It takes a boffin to know a really old clock.
Cathedral clocks are a specialism indeed: one must be an enthusiastic horologist to want to traipse up the stairs of a cathedral tower to inspect one. By the time TR Robinson ascended the stairs at Salisbury Cathedral in 1928, the brand new clock installed in 1884 was no longer a newcomer. Robinson was coming to see it at work.
So few people must go up there. When he arrived, not only was there a glorious 19th century clock, but also the skeletal remains remains of another, far older timepiece.
Everyone had quite forgotten it.
Tar-black, with fairy tale rough cogs and escapement mechanisms, Mr Robinson took one look at it and began to try to date it.
He found mention of just such a clock in the Deeds of 1386: an old, faceless clock which made its presence known by chiming the hour through days and nights for what much have seemed to its old iron frame like an eternity.
It used the earliest form of mechanical timekeeping – as distinct from water, or sand, or sunlight – which was called a verge escapement. A wheel with teeth which measured the passing of time, tick by tick, driven by weights which hung from a horizontal bar:
And TR Robinson’s discovery and detective work caused the scales to fall from the eyes of the people of Salisbury, and they realised that crouching in the corner of the clock tower at Salisbury was a treasure indeed.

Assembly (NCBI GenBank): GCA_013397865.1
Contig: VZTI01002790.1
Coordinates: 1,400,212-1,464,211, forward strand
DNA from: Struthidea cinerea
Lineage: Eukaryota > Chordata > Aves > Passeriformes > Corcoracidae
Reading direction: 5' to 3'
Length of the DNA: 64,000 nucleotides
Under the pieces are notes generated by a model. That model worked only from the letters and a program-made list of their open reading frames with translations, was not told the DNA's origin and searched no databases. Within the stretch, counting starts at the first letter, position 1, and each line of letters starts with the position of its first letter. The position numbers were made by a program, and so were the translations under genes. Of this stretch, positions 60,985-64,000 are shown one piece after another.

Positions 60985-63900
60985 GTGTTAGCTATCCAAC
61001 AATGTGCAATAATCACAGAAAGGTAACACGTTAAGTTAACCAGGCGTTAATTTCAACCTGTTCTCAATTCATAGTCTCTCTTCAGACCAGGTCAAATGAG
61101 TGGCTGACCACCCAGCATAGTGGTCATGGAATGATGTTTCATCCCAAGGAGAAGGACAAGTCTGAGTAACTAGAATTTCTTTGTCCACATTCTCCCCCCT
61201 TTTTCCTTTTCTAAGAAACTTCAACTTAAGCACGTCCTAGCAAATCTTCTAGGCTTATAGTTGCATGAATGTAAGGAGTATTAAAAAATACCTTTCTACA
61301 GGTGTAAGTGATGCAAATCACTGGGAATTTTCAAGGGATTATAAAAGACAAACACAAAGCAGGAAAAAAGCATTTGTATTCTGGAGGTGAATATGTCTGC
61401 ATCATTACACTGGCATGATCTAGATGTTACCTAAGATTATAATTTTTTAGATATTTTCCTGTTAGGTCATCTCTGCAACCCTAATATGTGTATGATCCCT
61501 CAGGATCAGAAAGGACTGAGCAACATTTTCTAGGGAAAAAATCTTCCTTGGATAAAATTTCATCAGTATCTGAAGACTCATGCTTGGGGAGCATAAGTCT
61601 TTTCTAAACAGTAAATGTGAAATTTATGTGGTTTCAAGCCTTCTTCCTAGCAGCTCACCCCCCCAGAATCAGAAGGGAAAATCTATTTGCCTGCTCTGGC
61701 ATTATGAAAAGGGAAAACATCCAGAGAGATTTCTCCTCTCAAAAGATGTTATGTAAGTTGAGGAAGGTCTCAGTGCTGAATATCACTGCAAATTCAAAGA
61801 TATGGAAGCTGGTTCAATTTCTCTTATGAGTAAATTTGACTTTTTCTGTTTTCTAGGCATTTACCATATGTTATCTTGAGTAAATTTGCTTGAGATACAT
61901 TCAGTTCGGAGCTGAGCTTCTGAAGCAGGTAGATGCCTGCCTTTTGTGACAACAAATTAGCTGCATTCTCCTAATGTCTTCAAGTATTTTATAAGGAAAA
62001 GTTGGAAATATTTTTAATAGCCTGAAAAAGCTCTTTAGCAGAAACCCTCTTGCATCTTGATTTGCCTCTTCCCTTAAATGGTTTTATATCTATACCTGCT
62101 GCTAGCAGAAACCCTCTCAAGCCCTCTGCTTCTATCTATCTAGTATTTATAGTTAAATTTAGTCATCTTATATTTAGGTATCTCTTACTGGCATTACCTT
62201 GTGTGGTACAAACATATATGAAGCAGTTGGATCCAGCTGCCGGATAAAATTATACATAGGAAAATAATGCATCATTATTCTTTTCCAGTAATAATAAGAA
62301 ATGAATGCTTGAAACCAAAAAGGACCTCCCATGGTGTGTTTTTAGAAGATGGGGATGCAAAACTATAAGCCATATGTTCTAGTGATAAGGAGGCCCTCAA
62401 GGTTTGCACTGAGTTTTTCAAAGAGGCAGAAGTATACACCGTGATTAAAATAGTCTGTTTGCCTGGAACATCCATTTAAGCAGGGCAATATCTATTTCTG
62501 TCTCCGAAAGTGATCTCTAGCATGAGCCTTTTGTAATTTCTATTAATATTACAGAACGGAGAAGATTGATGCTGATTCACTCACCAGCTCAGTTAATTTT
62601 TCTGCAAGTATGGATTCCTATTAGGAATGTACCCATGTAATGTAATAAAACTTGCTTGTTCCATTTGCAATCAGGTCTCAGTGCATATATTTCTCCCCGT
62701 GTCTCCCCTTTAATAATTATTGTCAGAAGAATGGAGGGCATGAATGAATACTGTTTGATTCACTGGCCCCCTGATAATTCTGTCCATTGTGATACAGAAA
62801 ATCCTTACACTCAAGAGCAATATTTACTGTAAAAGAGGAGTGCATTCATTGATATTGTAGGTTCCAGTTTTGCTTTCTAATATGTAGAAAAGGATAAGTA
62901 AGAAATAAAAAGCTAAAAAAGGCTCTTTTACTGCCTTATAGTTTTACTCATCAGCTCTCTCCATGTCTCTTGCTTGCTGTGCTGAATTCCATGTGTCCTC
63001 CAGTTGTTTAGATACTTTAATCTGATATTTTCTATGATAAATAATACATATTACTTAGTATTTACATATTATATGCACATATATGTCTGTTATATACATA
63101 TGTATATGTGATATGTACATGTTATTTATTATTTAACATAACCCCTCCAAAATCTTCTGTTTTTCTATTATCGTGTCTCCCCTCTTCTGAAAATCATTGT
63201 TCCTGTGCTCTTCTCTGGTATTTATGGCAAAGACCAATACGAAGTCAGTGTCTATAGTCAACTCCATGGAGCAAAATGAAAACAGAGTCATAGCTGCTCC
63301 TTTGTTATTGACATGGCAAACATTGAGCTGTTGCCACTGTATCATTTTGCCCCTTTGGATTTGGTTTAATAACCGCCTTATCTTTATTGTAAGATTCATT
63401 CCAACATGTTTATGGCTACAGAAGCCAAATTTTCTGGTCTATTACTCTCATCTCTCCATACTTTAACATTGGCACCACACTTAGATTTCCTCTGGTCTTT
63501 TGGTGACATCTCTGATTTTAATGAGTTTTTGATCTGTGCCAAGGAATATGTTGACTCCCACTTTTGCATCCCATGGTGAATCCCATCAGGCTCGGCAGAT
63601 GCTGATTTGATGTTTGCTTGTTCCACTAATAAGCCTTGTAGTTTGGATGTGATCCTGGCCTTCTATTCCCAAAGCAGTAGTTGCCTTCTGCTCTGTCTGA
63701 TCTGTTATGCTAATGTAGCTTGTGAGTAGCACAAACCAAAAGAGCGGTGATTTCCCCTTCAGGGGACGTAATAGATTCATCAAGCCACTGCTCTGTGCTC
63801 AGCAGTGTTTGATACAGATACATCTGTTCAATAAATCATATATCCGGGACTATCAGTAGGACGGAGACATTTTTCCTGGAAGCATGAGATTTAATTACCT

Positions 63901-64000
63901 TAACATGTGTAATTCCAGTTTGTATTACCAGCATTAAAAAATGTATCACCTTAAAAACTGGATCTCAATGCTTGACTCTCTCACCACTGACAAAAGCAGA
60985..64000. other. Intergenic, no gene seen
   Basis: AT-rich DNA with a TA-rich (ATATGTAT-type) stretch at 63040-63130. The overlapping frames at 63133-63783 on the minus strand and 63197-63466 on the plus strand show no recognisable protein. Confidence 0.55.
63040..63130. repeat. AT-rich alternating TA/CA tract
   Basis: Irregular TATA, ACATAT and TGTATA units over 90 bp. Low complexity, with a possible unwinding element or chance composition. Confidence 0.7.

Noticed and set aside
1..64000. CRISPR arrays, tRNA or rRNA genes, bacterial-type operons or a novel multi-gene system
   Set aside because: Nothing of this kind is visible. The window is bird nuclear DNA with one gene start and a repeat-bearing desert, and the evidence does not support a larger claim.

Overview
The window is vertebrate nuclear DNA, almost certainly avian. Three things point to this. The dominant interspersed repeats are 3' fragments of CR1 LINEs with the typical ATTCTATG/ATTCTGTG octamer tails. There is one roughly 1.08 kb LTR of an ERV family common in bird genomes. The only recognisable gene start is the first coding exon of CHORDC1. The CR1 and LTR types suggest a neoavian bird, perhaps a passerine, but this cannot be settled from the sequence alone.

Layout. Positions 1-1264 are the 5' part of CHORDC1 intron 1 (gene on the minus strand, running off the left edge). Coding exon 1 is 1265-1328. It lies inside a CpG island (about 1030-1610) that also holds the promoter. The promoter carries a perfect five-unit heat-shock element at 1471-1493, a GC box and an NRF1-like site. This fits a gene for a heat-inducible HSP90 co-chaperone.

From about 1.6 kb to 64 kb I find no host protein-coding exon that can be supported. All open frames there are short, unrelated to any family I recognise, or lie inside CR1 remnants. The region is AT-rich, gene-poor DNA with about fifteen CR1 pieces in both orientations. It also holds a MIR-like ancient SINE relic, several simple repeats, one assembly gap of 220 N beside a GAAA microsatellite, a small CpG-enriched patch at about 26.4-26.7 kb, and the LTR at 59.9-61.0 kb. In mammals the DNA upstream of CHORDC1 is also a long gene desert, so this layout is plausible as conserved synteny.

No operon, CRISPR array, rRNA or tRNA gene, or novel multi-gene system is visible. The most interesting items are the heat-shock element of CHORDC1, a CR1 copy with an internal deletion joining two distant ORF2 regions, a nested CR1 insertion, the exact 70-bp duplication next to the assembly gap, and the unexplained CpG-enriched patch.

It was fully reconditioned in 1956. Messrs John Smith and Sons of Derby took it into their workshops and made several visits to the Science Museum in London to compare it with other ancient working timepieces. They took off the pendulum someone had welded on at some point in the vast stretch of the clock’s life, and replaced it once again with a verge and foliot mechanism. It could even strike the hour again, after all that time.
Today it sits in the North Nave Aisle, the wonder and fascination of all who shuffle past; its owners claim it is the oldest working mechanical clock in the world. Though, to be fair, I should mention that the French brag the clock of Beauvais Cathedral was built in 1305, and the Italians claim the title for their clock in Chioggia, Italy, which was working in 1386.
It weaves its spell, after all this time. It has marked the passing of the hours for mediaeval surfs and 21st century tourists alike.